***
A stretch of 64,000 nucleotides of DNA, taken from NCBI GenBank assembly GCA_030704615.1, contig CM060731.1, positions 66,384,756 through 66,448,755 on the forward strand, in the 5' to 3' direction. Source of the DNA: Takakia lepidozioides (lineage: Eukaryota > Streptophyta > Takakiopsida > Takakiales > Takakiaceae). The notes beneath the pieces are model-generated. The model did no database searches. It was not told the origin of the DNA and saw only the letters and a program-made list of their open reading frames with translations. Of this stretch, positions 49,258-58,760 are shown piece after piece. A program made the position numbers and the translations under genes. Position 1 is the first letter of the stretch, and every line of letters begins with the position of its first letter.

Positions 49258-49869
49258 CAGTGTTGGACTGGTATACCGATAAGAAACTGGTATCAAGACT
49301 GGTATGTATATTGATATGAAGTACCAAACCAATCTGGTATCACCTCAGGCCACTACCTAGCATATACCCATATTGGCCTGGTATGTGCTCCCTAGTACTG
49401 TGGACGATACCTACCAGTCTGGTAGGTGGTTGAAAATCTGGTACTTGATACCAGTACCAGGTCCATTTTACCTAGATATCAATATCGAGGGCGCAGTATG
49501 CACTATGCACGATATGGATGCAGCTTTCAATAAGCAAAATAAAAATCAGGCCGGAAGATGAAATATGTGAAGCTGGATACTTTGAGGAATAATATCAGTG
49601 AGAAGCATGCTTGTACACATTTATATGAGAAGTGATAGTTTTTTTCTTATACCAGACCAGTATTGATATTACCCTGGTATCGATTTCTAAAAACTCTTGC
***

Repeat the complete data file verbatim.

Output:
A stretch of 64,000 nucleotides of DNA, taken from NCBI GenBank assembly GCA_030704615.1, contig CM060731.1, positions 66,384,756 through 66,448,755 on the forward strand, in the 5' to 3' direction. Source of the DNA: Takakia lepidozioides (lineage: Eukaryota > Streptophyta > Takakiopsida > Takakiales > Takakiaceae). The notes beneath the pieces are model-generated. The model did no database searches. It was not told the origin of the DNA and saw only the letters and a program-made list of their open reading frames with translations. Of this stretch, positions 49,258-58,760 are shown piece after piece. A program made the position numbers and the translations under genes. Position 1 is the first letter of the stretch, and every line of letters begins with the position of its first letter.

Positions 49258-49869
49258 CAGTGTTGGACTGGTATACCGATAAGAAACTGGTATCAAGACT
49301 GGTATGTATATTGATATGAAGTACCAAACCAATCTGGTATCACCTCAGGCCACTACCTAGCATATACCCATATTGGCCTGGTATGTGCTCCCTAGTACTG
49401 TGGACGATACCTACCAGTCTGGTAGGTGGTTGAAAATCTGGTACTTGATACCAGTACCAGGTCCATTTTACCTAGATATCAATATCGAGGGCGCAGTATG
49501 CACTATGCACGATATGGATGCAGCTTTCAATAAGCAAAATAAAAATCAGGCCGGAAGATGAAATATGTGAAGCTGGATACTTTGAGGAATAATATCAGTG
49601 AGAAGCATGCTTGTACACATTTATATGAGAAGTGATAGTTTTTTTCTTATACCAGACCAGTATTGATATTACCCTGGTATCGATTTCTAAAAACTCTTGC